The last thing I expected was for one of my yoga teachers to sound a Socratic note. After a six hour session, he made a disconcerting remark: “I hope this workshop has raised more questions than provided answers. I hope it has made you realize how lost you really are.” This comment came after a grueling week-long workshop in the traditional practice of Ashtanga vinyasa yoga, which entails memorizing sequences of physical postures. In this practice of breath-synchronized movement, every…
This past summer I was invited to attend an event series called ‘Resistance is Futile! Mental Wellness and Sensuousness.’ It was a communal exploration of these topics, with a focus on the epidemic of millennial anxiety and given the nature of the subject matter, the hostess asked me to open the evening with a meditation and movement exercise with the intention of helping people to ground, release nerves and arrive in their bodies. I prepared talking points to inspire discussion.
At the Vipassana course, I felt connected to the natural cycles of the day and night, the sun, the moon, the stars, in a profound way. I wasn’t speaking to or interacting with any humans, which allowed for a much deeper connection with the natural world. I would wake at 4am, walk outside to the meditation hall with the stars.
During my travels in 2016, I was fortunate to spend two weeks at Purple Valley, a magical yoga retreat in Goa, India. On one of our movie nights at Purple Valley, we watched the documentary: Doing Time, Doing Vipassana. It shows a breakthrough in prison reform in 1993 when Kiran Bedi strove to turn Tihar Jail in New Delhi, notorious for its inhuman conditions and one of the largest high-security prison complexes in the world, into a peaceful ashram.
The following article is an expansion of a number of philosophical discourses that I make in workshops and courses. I have also included supporting information on specific master teachers relevant to the different forms of Yoga philosophy that I am discussing. My purpose is to encourage students to follow these links, and as inspiration strikes to put these subtle aspects of Yoga into practice
2018 has so far been a time of deep letting go and reorientating into a new way of being. The lunar eclipse and Blood Moon at the end of January created an opportunity for a new level of healing, which has been demanding that I walk fearlessly into the unknown, that I break free of the stories of my past, which means breaking free of my victim narrative. When I came onto this earth, my soul made an agreement to come into this body. My original alignment: mind, body and essence.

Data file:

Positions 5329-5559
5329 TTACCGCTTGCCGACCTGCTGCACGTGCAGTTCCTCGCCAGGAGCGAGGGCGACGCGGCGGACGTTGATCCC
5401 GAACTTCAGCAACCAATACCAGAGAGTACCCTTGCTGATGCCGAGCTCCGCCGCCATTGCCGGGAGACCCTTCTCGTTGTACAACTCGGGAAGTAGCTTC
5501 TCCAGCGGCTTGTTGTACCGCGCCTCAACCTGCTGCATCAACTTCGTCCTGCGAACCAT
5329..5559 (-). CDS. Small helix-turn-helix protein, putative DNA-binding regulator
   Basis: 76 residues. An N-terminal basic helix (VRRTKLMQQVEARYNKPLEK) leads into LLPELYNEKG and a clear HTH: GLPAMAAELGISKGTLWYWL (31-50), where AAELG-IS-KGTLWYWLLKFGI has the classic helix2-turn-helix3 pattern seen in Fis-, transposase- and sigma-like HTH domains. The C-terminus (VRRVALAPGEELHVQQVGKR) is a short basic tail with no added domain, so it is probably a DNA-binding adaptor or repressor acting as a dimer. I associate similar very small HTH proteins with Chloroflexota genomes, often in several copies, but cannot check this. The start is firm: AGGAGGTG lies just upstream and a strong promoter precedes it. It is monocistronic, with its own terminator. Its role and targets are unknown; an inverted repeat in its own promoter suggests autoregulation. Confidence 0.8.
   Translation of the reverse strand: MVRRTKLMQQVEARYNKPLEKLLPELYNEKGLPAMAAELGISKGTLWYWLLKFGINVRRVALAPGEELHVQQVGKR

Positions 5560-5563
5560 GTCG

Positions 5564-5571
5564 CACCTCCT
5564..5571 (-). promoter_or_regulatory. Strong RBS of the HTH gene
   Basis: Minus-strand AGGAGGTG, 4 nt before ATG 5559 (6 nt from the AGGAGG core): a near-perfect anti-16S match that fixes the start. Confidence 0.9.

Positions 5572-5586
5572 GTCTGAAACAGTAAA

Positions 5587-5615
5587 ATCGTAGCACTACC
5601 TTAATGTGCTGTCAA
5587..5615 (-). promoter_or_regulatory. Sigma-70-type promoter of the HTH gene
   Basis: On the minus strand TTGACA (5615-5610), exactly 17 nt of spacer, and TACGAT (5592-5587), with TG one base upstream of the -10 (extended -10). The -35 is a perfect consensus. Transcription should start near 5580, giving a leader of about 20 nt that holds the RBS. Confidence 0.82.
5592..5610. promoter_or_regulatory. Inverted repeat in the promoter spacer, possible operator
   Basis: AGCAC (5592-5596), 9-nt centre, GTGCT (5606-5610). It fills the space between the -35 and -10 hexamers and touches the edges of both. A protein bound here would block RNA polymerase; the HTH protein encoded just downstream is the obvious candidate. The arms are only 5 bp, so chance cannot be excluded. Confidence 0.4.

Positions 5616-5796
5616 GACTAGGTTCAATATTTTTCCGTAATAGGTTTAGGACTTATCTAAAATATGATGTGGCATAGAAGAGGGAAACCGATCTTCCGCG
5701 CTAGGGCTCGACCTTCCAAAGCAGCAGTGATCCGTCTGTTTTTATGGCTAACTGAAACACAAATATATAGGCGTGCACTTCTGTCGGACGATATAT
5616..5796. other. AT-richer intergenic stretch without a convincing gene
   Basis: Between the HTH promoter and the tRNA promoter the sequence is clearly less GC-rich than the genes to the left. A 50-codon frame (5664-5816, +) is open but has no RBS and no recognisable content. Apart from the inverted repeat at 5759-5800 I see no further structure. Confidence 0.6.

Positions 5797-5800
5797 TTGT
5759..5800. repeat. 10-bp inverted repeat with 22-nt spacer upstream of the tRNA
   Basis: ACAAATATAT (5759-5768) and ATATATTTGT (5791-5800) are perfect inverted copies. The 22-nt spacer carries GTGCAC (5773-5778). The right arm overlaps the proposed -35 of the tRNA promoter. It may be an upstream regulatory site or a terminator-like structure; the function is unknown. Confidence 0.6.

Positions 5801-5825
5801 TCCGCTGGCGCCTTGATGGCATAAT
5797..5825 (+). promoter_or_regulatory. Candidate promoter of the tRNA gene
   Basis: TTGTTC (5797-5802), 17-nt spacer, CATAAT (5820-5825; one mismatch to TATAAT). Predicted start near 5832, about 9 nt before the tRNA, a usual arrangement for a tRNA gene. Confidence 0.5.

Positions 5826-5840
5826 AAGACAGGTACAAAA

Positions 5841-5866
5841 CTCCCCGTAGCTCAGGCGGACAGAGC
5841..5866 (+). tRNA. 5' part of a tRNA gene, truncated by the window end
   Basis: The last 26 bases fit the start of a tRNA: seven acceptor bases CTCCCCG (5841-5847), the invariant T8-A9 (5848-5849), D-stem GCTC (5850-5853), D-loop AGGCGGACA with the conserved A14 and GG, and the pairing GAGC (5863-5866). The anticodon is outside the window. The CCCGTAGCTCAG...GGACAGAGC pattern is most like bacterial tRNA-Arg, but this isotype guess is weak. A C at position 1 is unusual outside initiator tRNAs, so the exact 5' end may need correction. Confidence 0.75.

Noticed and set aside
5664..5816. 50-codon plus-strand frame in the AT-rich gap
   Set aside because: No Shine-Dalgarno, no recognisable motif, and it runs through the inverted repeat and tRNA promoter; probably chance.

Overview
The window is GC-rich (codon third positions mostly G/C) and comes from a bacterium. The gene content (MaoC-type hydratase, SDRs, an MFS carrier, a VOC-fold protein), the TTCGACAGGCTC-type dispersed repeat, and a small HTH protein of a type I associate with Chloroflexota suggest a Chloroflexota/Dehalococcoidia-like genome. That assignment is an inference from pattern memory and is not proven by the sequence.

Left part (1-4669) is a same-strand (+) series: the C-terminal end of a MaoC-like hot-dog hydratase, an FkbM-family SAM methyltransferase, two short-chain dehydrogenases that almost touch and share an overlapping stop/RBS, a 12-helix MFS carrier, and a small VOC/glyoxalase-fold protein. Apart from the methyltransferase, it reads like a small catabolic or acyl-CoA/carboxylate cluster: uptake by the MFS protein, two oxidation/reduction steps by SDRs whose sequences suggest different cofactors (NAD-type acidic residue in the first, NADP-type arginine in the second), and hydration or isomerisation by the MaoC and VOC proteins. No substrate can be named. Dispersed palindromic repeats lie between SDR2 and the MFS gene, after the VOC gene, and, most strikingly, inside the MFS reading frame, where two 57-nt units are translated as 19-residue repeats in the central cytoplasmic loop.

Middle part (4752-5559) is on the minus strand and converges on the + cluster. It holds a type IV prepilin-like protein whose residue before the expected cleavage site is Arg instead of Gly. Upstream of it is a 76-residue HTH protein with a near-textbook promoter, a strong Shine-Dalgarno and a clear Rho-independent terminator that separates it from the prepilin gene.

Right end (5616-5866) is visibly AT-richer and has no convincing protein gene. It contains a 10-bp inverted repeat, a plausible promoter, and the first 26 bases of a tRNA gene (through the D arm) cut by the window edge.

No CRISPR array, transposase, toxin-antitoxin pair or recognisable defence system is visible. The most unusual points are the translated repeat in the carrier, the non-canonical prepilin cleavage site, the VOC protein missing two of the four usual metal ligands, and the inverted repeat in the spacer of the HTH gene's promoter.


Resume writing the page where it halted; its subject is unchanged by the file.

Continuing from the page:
Seemingly appropriate for almost any situation the interpretation, intended or perceived, may vary from ‘well it’s almost identical, it’s just a fake’ to ‘really it’s nothing like what you are asking for at all, but perhaps it will do’. It is one of my favorite sayings, sitting perfectly alongside the lovely Thai people. As I travel around the world teaching workshops in yoga anatomy, it is not the volumes of anatomical texts that bubble across my consciousness but this simple phrase and how we might explore our human potential with the concepts that percolate through it.
Karma yoga, or selfless service, is one of the paths of yoga and is the yoga of action. It is performing every action, both on and off the mat, in totality, with complete presence, authenticity and love, without any expectation to receive anything in return. It is a powerful way to transform ourselves, to break out of the cycle of likes and dislikes: the cycle of attachment that leads to suffering.